The size of the teachers’ unions is probably a more significant factor.  Again, high schools typically have hundreds of teachers in their unions, while elementary districts often have less than a hundred.  In theory, this should make it easier for elementary districts to have bigger salaries since funding for 55 teachers is more easily obtained than the cash to pay 550, but that’s clearly not how it works around here.  The key to size in this instance is that it allows the unions to be more organized and to exert more force.  From campaigning in school board elections to planning job actions to finding tough negotiators to filing grievances, high school unions have many more individuals upon whom to call.  A single individual devoted to union activities can accomplish a great deal (I was one of those people and have some experience with this), so you only need anywhere from ten-to-twenty committed individuals and you can get a lot done.  Do the math and you can see it will be easier to recruit the necessary core group from a pool of hundreds of members contrasted with a membership of fifty.  Union activists tend to burn out just like any other part-time worker who isn’t getting paid (or receiving a token stipend at best), so unions need a constant influx of new blood.  Many elementary districts have neither the numbers on staff nor a ready supply of new, young members to take over.  Instead, the tendency is to rely on a couple of old standbys who, despite heroic efforts, gradually lose steam over the years, not to mention becoming frustrated with lack of support from their colleagues.

Here’s where I will probably offend some of my elementary teacher friends, since I believe they have to accept some responsibility for their lower pay.  Yeah, my experience was that elementary teachers were more passive when it came to interactions with their bosses.  I participated in my unions’ contract negotiations three times in my elementary district and six with my high school, and teachers were much more militant at the high school.  I also went to some state and national union conventions, and again, the high school teachers tended to be more willing to challenge their bosses and to push harder to increase benefits and pay than the elementary teachers were.  My buddy Frank, who was my mentor when I worked in an elementary district, Itasca #10, was fond of saying that as union leaders of elementary teachers, we were “out on a limb while the rest of our colleagues are sawing it off behind us.”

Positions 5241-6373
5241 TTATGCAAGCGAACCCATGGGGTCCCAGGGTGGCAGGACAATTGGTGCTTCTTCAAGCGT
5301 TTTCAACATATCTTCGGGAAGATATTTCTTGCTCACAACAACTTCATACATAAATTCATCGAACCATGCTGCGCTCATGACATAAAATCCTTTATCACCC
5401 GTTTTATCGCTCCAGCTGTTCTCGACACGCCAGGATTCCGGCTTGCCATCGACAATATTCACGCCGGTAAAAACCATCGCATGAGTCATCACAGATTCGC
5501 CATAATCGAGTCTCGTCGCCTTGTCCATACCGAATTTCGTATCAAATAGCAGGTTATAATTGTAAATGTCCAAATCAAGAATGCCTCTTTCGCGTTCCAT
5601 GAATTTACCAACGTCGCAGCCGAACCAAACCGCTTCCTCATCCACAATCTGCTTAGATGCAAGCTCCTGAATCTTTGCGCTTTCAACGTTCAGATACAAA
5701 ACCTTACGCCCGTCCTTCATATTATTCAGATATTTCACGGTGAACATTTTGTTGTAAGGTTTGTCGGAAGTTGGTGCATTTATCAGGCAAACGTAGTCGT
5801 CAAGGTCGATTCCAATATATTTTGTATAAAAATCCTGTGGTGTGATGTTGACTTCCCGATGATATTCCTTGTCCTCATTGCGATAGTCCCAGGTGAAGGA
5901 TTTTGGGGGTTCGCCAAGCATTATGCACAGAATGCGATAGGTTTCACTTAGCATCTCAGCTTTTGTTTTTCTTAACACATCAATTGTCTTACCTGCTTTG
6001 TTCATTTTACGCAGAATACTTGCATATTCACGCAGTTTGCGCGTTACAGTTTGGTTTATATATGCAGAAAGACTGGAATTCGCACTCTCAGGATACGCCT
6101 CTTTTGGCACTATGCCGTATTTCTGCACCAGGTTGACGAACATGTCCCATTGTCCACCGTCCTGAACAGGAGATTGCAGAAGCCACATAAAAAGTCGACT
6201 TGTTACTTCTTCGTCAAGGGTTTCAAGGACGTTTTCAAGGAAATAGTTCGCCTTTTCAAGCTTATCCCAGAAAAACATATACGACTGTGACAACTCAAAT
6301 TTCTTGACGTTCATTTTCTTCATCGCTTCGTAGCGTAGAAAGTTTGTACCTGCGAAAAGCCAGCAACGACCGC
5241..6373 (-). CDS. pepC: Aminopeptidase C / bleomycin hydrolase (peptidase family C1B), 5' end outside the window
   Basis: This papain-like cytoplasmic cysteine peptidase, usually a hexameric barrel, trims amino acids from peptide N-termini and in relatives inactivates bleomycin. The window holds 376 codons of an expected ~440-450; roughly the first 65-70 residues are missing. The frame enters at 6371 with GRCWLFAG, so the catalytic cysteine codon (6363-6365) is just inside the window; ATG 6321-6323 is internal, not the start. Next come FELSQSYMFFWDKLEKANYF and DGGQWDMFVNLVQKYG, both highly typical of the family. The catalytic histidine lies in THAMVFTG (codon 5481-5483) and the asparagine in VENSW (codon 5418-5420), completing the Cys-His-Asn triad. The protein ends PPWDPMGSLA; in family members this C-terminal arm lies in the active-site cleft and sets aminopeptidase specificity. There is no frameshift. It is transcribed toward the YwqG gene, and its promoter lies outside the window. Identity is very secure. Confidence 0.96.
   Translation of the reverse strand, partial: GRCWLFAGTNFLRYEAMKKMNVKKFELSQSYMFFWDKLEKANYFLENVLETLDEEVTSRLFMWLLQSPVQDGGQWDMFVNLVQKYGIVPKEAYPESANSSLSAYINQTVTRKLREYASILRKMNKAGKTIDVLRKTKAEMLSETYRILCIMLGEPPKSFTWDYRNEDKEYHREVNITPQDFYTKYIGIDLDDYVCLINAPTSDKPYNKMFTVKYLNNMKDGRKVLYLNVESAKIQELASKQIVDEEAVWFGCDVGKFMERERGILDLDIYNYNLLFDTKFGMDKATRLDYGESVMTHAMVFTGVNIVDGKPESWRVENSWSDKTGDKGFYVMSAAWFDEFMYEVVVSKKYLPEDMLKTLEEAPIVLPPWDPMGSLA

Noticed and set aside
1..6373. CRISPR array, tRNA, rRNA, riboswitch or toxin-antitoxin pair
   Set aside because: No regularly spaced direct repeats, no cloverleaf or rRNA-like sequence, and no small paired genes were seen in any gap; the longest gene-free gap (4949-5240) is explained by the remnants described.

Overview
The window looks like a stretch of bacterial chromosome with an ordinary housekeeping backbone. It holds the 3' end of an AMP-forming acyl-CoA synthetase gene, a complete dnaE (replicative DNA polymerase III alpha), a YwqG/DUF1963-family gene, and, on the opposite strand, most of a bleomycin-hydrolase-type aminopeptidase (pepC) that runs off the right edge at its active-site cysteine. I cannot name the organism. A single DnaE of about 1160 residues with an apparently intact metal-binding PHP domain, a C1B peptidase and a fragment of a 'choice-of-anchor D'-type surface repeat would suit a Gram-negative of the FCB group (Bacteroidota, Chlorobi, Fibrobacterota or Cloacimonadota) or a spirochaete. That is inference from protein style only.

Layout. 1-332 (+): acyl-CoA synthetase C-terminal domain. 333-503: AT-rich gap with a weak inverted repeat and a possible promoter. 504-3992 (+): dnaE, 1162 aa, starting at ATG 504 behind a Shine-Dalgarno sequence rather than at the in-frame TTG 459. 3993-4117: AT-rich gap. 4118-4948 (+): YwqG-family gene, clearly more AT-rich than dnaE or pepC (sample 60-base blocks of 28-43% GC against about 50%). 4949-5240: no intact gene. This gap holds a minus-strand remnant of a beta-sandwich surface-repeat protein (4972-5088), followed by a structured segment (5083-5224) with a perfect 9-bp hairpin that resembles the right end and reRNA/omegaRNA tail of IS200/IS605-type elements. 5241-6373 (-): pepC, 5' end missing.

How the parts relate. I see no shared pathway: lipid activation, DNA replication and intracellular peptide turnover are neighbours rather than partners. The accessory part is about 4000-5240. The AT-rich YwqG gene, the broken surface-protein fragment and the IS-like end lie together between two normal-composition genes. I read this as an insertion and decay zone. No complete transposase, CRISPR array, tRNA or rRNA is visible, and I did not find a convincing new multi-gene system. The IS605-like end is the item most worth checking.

That might be a bit melodramatic—Frank has a poetic soul, especially for a math teacher—but it did seem that when we needed support with a contentious union issue, few of the other teachers could provide much.  We often ran into the “It wouldn’t be professional,” excuse when we challenged them to stand up for their rights more forcefully.  Many more elementary teachers compared to high school teachers disliked referring to our labor organization as a “union,” and insisted that it was be called an “association.”  (Although the most insistent on this distinction is one of my old Hinsdale South colleagues who still contends that it is incorrect to call the Hinsdale High School Teachers Association a “union.”  She has even spoken at board meetings and written letters protesting the “union” label.  Generally, most define associations as organizations which promote professions, while unions negotiate contracts and file grievances for employees, which was what I did.  But, I never cared what anyone called it as long as I got to have a say in my working conditions.)